We can fight agonising tide of suicide
There was a very poignant comment during a walk in Belfast to mark World Suicide Prevention Day.
One participant in the annual event noted how sad it was to see new faces taking part. Those were the faces of people bereaved through suicide since last year. For them, an issue to which they may previously have paid little heed, had suddenly, bewilderingly, become a matter of intense personal sorrow. For them life can never be the same. They suffer the grief of loss, but often the death comes without explanation.
The statistics are shocking and frightening. During the summer 36 people took their own lives in Belfast. In one month, July, there were 30 suicides, six of them in the west of the city. Even more astonishingly, 12 people took their own lives in Cookstown, a relatively small town, over the summer. One person who works on the ground to counsel young people says he is particularly disturbed by the trend for women to take a more violent approach to suicide. The reasons for suicide are as many and as varied as the people who end their own lives. They may have financial problems, be caught in the grip of substance abuse, be threatened, have relationship problems, be in ill-health, either physical or mental. Often the actual trigger cannot be identified. Unlike health problems, where symptoms can be identified and, if possible, treated, there may be no indication that a person is on the verge of suicide.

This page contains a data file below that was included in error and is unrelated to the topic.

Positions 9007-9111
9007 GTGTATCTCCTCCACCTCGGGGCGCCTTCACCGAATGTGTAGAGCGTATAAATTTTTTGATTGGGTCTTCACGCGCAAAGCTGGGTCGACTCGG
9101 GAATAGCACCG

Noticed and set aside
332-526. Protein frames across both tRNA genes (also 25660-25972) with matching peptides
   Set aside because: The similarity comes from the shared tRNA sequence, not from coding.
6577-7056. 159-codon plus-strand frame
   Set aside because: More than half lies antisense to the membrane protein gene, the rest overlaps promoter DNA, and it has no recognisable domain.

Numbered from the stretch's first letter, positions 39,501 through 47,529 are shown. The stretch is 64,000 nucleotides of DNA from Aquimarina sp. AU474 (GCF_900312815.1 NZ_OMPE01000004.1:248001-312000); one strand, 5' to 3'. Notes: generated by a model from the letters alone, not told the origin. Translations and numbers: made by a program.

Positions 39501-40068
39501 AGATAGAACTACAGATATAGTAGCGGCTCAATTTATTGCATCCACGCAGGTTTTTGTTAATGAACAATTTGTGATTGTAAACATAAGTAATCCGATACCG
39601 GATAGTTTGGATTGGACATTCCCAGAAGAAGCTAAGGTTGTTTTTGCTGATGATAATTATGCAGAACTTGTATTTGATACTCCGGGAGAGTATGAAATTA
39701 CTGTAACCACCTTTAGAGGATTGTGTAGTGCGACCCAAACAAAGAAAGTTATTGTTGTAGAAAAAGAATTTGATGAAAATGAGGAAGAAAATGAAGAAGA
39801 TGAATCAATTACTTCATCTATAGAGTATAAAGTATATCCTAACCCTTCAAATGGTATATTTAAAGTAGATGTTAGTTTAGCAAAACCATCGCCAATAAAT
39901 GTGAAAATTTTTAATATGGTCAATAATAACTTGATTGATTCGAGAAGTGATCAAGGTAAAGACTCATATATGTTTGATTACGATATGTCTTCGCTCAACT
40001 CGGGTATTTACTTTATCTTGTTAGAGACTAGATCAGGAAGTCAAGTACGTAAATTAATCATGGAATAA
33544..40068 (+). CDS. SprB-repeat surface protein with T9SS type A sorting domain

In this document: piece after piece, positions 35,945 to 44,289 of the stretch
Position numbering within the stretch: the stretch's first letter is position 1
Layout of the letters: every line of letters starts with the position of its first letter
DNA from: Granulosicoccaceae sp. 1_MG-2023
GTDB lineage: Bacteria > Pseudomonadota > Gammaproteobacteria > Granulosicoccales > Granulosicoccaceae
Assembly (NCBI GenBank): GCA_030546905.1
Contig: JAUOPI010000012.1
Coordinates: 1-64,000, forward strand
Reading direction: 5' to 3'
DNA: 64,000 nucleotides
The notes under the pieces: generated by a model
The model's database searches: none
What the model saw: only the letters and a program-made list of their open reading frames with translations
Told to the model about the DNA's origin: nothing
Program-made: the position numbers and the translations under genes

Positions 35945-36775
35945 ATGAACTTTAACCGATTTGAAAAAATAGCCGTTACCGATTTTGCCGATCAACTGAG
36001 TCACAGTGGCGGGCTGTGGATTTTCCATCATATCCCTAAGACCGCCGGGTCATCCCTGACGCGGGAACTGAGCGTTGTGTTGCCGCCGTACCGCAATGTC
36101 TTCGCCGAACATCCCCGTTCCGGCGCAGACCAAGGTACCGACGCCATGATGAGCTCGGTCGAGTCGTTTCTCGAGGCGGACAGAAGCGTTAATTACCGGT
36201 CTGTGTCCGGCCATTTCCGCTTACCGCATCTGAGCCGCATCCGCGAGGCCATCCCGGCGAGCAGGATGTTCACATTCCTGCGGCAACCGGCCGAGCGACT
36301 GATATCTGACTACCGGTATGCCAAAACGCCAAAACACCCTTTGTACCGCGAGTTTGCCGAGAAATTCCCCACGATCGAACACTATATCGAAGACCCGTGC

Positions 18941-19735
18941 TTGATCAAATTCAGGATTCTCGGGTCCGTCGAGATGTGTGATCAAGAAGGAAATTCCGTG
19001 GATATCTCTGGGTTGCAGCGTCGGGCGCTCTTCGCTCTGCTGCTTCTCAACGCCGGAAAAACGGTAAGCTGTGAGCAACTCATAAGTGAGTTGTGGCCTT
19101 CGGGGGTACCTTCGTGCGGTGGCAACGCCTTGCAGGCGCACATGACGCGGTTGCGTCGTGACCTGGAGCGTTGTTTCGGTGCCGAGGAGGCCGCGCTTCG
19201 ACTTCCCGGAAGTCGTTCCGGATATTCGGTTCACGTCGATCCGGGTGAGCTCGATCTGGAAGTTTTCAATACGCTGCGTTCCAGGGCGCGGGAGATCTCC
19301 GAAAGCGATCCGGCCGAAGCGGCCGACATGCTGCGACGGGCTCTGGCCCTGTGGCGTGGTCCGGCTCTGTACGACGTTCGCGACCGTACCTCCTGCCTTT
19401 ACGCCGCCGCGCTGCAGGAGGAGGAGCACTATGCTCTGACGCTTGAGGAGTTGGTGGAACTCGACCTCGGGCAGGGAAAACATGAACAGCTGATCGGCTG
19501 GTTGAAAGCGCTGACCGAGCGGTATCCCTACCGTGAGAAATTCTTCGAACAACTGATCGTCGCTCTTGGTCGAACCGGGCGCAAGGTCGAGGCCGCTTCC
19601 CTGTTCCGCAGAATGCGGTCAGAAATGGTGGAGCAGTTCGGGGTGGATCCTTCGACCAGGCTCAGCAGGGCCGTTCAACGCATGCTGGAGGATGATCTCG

However, on other occasions there can be obvious signs of depression or mental ill-health. It is a common complaint of relatives and those working in voluntary groups that not enough statutory resources are made available to help those with mental health problems. In-patient facilities are strictly limited and care within the community can be patchy. How many cries for help go unheeded or unnoticed?
It would be idealistic to imagine that even with unlimited resources all suicides could be prevented. However, that should not prevent society attempting to reach such an ideal situation. Of course, the Health Service has ceaselessly competing demands for finance and personnel and every new medical discovery prompts an immediate request from the public for it to be made widely available. For too long mental health services have been at the back of the queue for resources.
Historically, mental ill-health was something of a taboo subject and hence its bargaining power in the division of resources was low. That situation has been slow to change. But what has changed, and changed dramatically, is the profile of the condition. Sadly, that is due in part to the tragic toll of suicides. Every time a bereaved relative complains about how their loved one was turned away when they sought help for depression or an allied condition, it is brought home to the public just how woefully inadequate is the provision of professional help. Those who work in the field of mental ill-health deserve credit for their devotion to duty, but they need greater resources to enable them to help those on the verge of ending their own lives.
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